Tuesday, 9 June 2015

EIFF Preview: Focus on Mexico


    The Edinburgh International Film Festival traditionally has at least one strand of its programme focussed on the output of a specific country. The 69th edition of EIFF starts next week (running between 17 - 28 June) and - as part of the Year of Mexico in the UK - it will take Mexico as its country focus. Encompassing 19 films from different genres and eras, the strand includes short films, new feature films, and a variety of classics.
    I've seen some "contemporary" Mexican films - namely those by Alfonso Cuarón, Guillermo del Toro, and Alejandro González Iñárritu, and a handful of others (usually starring Gael García Bernal, Diego Luna, or one or other (or both) of Demian and Bruno Bichir) - but I'd by no means consider myself up-to-date with current trends or familiar with up-and-coming names. So I'm looking forward to the window on Mexico and recent Mexican cinema that EIFF will offer, and also for the chance to see a couple of films from Mexican cinema's 'Golden Age' in the form of María Candelaria (Emilio Fernández, 1944) and Macario (Roberto Gavaldón, 1960) on the big screen.
    The full list of films in the Mexican strand (the links take you to the respective pages on the EIFF website):


Pedro Armendáriz and Dolores del Río in María Candelaria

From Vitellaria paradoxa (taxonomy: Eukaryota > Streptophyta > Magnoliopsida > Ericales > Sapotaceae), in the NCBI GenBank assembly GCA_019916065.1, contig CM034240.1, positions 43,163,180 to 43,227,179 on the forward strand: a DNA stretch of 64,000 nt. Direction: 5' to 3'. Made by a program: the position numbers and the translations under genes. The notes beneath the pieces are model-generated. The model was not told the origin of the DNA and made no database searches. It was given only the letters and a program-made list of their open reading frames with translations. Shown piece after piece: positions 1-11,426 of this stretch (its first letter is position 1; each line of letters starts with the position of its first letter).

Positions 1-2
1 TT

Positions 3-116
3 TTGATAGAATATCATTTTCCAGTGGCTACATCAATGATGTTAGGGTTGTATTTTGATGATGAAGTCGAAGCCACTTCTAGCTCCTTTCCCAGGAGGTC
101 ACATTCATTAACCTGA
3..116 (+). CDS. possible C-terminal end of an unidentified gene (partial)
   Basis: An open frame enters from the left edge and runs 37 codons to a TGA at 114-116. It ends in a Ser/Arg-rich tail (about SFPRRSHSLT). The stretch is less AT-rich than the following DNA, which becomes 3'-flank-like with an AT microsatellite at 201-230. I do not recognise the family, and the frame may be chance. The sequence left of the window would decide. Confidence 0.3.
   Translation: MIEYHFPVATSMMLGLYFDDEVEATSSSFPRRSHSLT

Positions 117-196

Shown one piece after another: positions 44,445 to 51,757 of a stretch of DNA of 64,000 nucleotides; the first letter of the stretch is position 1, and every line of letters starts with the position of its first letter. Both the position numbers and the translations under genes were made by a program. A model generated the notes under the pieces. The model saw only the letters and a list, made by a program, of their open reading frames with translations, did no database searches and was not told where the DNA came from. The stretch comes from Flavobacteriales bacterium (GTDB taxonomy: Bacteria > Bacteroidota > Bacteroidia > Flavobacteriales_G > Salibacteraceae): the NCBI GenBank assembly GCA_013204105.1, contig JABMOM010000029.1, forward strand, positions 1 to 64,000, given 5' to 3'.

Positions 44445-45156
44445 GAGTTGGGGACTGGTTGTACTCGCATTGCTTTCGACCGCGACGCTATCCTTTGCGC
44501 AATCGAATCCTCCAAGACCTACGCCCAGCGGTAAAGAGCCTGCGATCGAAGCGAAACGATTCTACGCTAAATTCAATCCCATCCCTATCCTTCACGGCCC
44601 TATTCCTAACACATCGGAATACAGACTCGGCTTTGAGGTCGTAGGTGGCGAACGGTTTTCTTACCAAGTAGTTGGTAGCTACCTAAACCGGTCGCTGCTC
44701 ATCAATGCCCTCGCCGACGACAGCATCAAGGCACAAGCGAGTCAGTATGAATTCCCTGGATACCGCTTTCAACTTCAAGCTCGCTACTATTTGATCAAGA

I won't manage to see all of them. I'm reviewing Llévate mis amores, Macario, María Candelaria, and Viento aparte (and films from other parts of the programme) for Eye for Film - so I'll link to those reviews on here. But I also hope to catch at least four more (I'm definitely aiming for 600 Millas, El comienzo del tiempo, La danza del hipocampo, and La Tirisia - and I'd also like to see the shorts) and I'll write about those either on here (in one of my periodic broadenings of the blog's remit) or elsewhere. I'm also thinking of writing something about Gabriel Figueroa - he links Macario and María Candelaria (the latter is one of many films he made with Emilio Fernández), but was also DoP for the likes of Luis Buñuel (seven times, by my count), John Huston, and John Ford. He's currently the focus of a retrospective at Film Forum in New York in conjunction with the exhibition 'Under the Mexican Sky: Gabriel Figueroa - Art and Film' at El Museo Del Barrio. I'm not sure what form my piece will take yet, but it will probably be dependent on me managing to see a range of his films (given that he has more than 200 credits to his name, I'll probably stick to a selection of b&w ones). To be continued... 

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